A selection of health policy stories from New York, California, Kansas, Colorado, Wisconsin, Florida and Georgia.
Los Angeles Times: Gov. Jerry Brown Commits To Major Medi-Cal Expansion
Brown earmarked $350 million in his spending plan to help enroll more Californians in Medi-Cal, the state's health insurance program for the poor. Under the proposal, enrollment rules would be simplified to cover residents who are currently eligible but not enrolled. Those costs would be split evenly between state and federal governments. The governor's plan also calls for a separate, larger expansion of Medi-Cal that would cover a group of low-income Californians not currently eligible for the program: adults without children, earning up to 138 percent of the federal poverty level -- or $15,415 a year. The federal government would subsidize costs for the first three years, with the state shouldering a portion of the bill after that (Mishak, 1/10).
Los Angeles Times: Brown's Budget Proposal Has Good News For Some
California would significantly expand public health insurance under Brown's proposed budget as part of a plan to implement President Obama's health care overhaul. … Brown earmarked $350 million to help enroll more Californians in Medi-Cal, the state's health insurance program for the poor. The cost would be split between the state and federal governments (1/10).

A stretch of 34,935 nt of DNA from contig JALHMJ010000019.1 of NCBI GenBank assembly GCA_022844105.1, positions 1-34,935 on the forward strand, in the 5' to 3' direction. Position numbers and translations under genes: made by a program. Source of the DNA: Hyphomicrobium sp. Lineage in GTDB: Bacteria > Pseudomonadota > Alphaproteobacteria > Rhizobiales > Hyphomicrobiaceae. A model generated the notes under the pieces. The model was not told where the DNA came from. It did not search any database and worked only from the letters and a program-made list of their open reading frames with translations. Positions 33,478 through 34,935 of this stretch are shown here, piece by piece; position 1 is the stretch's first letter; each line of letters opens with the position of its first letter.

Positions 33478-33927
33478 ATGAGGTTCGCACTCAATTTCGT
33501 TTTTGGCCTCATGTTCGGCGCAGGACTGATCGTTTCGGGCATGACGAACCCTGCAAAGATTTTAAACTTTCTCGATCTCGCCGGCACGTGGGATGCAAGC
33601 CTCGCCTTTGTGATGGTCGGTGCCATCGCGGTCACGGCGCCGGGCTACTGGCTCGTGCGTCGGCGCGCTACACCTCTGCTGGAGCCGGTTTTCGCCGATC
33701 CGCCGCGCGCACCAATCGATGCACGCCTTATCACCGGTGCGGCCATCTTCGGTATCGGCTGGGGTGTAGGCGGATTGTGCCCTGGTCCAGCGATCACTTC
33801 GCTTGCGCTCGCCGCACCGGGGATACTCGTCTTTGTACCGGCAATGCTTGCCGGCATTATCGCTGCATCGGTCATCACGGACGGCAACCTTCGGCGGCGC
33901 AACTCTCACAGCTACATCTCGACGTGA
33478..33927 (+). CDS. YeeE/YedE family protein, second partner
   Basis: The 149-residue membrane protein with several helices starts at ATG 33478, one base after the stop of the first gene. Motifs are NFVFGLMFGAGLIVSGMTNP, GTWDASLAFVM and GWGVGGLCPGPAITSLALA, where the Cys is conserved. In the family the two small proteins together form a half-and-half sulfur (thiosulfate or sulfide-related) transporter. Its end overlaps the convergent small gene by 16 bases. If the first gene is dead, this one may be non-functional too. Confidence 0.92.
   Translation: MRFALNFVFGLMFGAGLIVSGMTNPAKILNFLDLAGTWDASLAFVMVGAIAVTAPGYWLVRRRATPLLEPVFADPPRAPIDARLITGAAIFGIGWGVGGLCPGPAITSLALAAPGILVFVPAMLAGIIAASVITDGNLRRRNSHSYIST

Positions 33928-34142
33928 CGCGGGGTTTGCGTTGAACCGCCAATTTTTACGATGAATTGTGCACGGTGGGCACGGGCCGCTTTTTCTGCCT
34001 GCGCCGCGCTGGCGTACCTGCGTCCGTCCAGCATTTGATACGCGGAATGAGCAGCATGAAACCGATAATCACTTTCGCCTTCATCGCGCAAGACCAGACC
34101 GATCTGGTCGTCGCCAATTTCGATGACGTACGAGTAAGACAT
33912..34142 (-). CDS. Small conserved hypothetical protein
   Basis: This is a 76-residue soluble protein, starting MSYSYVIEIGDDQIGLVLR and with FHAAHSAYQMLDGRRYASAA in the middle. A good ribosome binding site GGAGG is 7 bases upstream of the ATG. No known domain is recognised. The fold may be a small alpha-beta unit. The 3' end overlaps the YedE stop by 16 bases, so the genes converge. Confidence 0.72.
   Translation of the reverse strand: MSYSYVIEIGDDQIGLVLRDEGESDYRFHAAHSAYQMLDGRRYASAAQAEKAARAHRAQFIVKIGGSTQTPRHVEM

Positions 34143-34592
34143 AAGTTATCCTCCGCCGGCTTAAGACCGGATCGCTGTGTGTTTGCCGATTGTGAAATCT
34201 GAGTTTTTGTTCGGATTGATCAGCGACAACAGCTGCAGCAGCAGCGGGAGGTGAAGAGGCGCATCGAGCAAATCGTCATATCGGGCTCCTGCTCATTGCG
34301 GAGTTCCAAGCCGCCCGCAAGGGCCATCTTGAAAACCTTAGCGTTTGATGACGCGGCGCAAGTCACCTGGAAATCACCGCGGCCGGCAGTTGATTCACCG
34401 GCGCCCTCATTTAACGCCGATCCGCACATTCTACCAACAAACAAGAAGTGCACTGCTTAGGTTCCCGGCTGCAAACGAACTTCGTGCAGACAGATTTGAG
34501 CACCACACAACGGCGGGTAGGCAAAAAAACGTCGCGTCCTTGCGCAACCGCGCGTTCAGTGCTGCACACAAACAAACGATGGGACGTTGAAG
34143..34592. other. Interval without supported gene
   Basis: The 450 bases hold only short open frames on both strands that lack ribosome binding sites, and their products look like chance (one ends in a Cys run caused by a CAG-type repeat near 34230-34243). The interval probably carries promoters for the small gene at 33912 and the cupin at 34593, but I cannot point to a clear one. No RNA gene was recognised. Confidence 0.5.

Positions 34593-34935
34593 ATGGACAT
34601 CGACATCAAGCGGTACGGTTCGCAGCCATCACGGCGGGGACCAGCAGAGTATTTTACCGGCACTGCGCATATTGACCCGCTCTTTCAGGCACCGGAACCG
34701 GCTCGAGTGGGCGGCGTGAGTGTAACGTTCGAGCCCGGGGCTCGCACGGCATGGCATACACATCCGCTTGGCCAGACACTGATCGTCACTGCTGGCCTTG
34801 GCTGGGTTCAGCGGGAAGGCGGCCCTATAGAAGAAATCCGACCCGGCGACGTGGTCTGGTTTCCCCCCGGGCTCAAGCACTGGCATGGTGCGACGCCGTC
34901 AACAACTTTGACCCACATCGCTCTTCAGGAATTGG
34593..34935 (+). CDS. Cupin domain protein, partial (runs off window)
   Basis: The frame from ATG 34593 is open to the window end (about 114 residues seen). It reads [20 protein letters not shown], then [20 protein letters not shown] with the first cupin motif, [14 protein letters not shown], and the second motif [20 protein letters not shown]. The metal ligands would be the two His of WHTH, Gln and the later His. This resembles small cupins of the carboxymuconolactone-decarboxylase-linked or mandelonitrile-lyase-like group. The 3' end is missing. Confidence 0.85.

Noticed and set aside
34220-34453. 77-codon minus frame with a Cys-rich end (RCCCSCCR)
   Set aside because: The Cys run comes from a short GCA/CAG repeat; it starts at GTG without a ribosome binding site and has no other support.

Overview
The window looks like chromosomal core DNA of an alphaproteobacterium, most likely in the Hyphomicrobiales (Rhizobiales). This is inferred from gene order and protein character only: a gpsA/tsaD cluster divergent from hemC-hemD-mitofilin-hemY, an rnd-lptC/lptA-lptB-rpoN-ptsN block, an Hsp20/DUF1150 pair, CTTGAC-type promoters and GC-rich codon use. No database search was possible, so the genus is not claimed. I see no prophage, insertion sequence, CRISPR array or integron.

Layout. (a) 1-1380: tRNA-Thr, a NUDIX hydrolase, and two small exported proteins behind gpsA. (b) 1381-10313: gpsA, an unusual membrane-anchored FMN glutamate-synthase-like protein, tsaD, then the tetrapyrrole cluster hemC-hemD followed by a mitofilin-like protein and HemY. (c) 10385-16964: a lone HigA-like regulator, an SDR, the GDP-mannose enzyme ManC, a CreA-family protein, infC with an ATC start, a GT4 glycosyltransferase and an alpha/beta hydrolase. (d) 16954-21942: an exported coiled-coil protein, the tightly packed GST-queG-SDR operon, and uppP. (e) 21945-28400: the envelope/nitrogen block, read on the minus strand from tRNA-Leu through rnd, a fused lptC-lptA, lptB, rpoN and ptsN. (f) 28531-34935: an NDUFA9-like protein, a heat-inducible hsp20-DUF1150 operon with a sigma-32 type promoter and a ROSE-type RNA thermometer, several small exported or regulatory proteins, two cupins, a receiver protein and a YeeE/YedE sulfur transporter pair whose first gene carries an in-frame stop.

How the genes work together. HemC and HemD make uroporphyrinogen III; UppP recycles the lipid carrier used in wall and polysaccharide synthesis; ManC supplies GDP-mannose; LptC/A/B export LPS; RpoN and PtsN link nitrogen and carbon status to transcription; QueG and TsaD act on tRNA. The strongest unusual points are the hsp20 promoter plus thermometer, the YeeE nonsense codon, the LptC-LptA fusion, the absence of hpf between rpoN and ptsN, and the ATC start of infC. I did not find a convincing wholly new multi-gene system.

California Healthline: Budget Called A 'Godsend' For Health Care Community
California Health and Human Services Secretary Diana Dooley summed up the health care impact of yesterday's budget proposal this way: "The good news is, there are no cuts," Dooley said. "While we are not restoring anything, we are not cutting, either." That was a tremendous relief to Senate member Ed Hernandez (D-West Covina), chair of the Senate Committee on Health. After enduring year after year of multi-billion-dollar cuts to health programs, he said no budget news is good budget news. … Even with the lack of cuts, there were still a number of items in the proposed budget that could have a significant impact on the health care system (Gorn, 1/11).
Kansas City Star: Brownback Says Kansas Will Spend $10 Million For At-Risk Mentally Ill